Pantano Romanesco - the best beefsteak tomato for a delicious Caprese salad.
For our Tomato Special to be broadcast on his Late Lunch Show on 13th April on LMFM Radio - presenter Gerry Kelly asked me if I would pick out my top 5 varieties to recommend to listeners. As he knows very well that I'm addicted to them and not given to doing things by halves (to put it mildly!) - he also knew this would be no easy task for me! There are so many wonderful varieties out there - both older heritage ones and more modern - and they all have their different qualities and personalities. It was a very tough call - but I eventually managed to discipline myself to actually recommending six!
There are many things to consider when choosing a variety that is just right for you and - everyone's taste is different. The main considerations though should include ease of growing, disease resistance, suitability for the climate in your garden and your particular part of the world, time of cropping, cropping potential, ability to resist splitting when ripening, suitability for the amount of space you have and whether you want to grow in a cold frame outside, in a greenhouse or a polytunnel. There are also the important culinary considerations - such as their taste and texture when eaten fresh, suitability for cooking, freezing or dehydrating. With literally thousands of varieties to choose from, the choice can be bewildering for beginners and experienced growers alike - and often also very disappointing if one chooses on the basis of the seed companies catalogues! They naturally want to promote the varieties which they own the breeders patents on - but I find that those are often be disappointing and may be unsuitable for our climate. If that happens to you - then you've wasted a lot of time, effort, space and often money - on growing something that doesn't make your taste buds tingle, your mouth water and make you feel glad to be alive - as any good tomato should!
With anything upwards of 10,000 varieties - some estimate 25,000 - of both heirloom and hybrids to choose from where on earth do you start? Tasting some of those grown by a tomato growing friend can sometimes help, or going to tomato tasting days. (Regarding those - I mention the Totally Terrific Tomato Festival later) I've probably grown around couple of hundred different varieties over the 40 years I've been growing them both commercially and for our own use now. Each year I try one or two new ones and compare them with my old favourites. I grow around 20 or so really top ones, that have it all, every year - and some of these I've grown for many years. First and foremost my number one consideration has to be flavour and texture. After that comes diseases-resistance. There's no point growing the very best flavoured tomato in the world if it doesn't like your climate and goes down with disease after producing only one or two tomatoes! We don't have the best climate in Ireland for growing tomatoes - on average during the summer we get far less sunshine and are about 10deg C cooler than most of the UK, especially the south-east. Tomatoes prefer bright light, warmth and lots of sunshine to crop really well - not the endless low cloud and grey drizzly days that often pass for much of our summer. So they can be a bit of a challenge here! I only recommend varieties that I will have grown for several years, so if I recommend a variety - then you can be pretty sure that it should be reliable and grow well for you no matter where you live - as long as you give it the best conditions you can.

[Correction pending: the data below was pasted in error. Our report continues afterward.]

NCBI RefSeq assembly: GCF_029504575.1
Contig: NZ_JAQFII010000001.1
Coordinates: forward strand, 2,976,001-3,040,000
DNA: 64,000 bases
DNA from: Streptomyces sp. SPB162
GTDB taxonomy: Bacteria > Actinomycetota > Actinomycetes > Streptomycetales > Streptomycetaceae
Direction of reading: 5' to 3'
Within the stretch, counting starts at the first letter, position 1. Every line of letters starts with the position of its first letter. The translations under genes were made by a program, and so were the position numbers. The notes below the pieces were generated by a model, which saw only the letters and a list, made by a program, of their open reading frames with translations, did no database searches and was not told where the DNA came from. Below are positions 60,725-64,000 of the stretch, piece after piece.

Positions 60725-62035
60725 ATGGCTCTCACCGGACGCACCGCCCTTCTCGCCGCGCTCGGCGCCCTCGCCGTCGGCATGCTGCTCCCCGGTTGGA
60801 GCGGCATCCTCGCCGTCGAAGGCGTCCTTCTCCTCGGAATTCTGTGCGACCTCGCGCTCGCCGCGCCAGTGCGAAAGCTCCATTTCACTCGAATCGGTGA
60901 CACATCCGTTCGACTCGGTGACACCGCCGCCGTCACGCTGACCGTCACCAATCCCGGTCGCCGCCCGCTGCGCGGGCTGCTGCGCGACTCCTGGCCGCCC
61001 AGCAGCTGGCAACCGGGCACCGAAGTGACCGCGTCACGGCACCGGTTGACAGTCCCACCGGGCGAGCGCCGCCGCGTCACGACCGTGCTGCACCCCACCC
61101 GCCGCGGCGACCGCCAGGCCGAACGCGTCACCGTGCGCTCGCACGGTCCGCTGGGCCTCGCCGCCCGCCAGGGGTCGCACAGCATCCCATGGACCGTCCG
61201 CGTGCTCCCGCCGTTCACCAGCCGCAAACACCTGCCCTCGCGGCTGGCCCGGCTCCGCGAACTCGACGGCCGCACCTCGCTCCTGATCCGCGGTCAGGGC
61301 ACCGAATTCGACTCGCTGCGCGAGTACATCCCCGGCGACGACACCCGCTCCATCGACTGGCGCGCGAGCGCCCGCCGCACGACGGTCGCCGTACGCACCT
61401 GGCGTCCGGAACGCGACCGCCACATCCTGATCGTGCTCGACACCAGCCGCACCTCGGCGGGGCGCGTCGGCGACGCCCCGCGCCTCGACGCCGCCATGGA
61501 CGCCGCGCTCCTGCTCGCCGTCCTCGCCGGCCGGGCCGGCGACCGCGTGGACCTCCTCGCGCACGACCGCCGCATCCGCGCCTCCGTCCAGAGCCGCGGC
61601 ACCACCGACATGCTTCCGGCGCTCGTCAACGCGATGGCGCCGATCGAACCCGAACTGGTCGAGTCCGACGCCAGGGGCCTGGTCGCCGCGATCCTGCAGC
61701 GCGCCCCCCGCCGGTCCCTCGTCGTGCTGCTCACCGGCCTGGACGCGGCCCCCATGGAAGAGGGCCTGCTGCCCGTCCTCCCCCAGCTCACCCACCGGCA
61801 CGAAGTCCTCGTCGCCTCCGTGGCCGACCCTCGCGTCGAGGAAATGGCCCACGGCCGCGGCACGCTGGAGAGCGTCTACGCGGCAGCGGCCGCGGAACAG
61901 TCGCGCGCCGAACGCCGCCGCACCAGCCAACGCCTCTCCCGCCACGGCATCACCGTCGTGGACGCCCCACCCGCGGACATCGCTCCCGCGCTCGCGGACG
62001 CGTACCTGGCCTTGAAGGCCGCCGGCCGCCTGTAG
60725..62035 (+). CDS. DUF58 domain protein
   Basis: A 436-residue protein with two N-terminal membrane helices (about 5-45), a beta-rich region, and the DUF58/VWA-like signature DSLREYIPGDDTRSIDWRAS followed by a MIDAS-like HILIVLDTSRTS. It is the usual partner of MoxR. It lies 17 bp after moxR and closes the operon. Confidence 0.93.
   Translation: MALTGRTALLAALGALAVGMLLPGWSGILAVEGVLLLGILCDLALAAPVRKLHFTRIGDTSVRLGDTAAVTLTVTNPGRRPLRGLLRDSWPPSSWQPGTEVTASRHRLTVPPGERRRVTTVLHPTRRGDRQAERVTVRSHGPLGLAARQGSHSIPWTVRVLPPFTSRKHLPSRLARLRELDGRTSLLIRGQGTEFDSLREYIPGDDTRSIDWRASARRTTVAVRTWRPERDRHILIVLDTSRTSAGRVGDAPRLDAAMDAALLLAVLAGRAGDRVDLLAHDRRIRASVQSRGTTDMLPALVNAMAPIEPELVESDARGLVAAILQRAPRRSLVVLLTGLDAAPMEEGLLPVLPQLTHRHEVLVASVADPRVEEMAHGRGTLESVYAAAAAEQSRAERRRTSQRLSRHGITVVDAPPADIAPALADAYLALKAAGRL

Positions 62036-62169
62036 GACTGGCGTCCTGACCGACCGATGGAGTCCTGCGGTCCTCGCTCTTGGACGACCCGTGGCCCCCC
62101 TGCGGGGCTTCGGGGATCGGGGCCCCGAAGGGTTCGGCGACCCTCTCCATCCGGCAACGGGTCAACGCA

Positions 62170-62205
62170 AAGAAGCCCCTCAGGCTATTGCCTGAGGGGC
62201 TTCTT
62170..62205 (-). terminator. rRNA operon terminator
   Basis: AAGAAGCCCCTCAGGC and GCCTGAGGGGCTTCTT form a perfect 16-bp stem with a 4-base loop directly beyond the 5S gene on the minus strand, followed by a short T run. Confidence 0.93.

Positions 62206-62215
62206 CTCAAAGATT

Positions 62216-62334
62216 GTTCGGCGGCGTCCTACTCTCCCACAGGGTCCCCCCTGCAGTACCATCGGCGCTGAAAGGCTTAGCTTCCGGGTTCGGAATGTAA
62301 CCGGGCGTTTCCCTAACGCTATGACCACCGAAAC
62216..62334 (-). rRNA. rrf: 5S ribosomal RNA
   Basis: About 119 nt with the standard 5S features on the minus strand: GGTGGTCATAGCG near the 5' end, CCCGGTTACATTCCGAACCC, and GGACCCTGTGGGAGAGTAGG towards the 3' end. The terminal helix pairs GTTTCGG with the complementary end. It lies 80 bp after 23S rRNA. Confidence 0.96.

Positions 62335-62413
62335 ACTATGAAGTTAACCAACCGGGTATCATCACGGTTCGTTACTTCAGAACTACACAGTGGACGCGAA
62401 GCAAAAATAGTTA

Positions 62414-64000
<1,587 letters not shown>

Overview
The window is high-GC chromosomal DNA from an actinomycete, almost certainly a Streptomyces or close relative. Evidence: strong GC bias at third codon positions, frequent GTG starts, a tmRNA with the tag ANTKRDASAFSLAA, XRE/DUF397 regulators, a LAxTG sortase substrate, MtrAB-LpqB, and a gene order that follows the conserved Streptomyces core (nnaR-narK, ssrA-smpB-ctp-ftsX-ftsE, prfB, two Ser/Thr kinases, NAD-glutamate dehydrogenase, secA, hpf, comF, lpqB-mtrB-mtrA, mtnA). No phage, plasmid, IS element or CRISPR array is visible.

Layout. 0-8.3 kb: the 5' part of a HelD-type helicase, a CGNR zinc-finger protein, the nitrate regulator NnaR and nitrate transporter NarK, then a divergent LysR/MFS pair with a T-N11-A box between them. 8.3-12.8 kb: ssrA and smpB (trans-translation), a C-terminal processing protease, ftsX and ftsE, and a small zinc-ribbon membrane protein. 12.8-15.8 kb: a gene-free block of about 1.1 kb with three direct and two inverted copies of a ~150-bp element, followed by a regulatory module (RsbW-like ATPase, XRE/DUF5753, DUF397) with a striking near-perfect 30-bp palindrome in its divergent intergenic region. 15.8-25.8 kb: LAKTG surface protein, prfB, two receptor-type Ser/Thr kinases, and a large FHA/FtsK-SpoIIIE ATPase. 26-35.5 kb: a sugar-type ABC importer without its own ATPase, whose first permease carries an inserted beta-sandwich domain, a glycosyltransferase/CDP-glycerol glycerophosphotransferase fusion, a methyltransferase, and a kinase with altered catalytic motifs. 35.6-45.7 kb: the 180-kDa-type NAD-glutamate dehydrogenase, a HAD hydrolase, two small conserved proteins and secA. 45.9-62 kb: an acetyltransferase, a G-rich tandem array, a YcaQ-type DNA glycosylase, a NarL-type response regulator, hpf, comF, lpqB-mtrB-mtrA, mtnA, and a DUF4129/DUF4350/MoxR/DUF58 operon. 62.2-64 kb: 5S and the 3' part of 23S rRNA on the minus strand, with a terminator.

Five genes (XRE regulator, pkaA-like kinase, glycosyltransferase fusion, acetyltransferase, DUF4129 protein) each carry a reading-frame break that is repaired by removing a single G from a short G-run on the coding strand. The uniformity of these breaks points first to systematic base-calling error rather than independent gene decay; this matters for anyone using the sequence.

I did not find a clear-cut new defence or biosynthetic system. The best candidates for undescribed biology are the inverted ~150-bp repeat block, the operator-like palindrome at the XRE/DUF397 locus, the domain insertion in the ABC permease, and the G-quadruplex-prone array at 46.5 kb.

I tend to sow my tomatoes any time from the end of February to mid April - so I'm also confident that you should get a pretty good crop from all of these varieties if you sow them now - but don't delay. I always grow mine from seed unless I'm specifically asked to trial a particular variety. Some varieties take much longer to produce any crop - as many are varieties that need a longer growing season and are more suited to hotter continental conditions which we don't have here. I haven't recommended any of those. To get the very best tasting or unusual varieties you will normally have to grow your own plants from seed as they're rarely available as plants. If you don't want to grow them from seed though - there are now many companies selling the more common varieties online.
Please believe me that you don't have to be an experienced gardener or do everything perfectly to be able to grow a few tomatoes - so do give them a try if you haven't grown them before. If you do - I can promise you that you'll be richly rewarded. It's not rocket science! Tomatoes are such good-natured and obliging plants they do their best to grow and produce a crop whatever you do to them! There is just nothing to compare with the satisfaction of picking your first, sun-warmed tomatoes grown by your very own hands and biting into their deliciousness! No shop-bought tomato will ever give you that!
Maskotka - This little treasure is always without fail my earliest to ripen fruit, has a terrific flavour and is available from several seed companies, including Mr Fothergill's. I haven't tasted any other bush variety as good. Well worth growing if you've never tried growing tomatoes before! It's such an early variety that you'll get huge good crops this year from seed. A bush about 45cm/18ins high & wide - it fits into a very small space and grows happily in a bucket-sized pot.
Upright (standard/cordon) cherry
Blush - You'll have to grow this from seed but it's well worth it! Fantastic taste. Teardrop shaped cherry/plum.
Sungold - I've seen this variety available as plants in several places. Delicious but can split so don't leave too long on plant.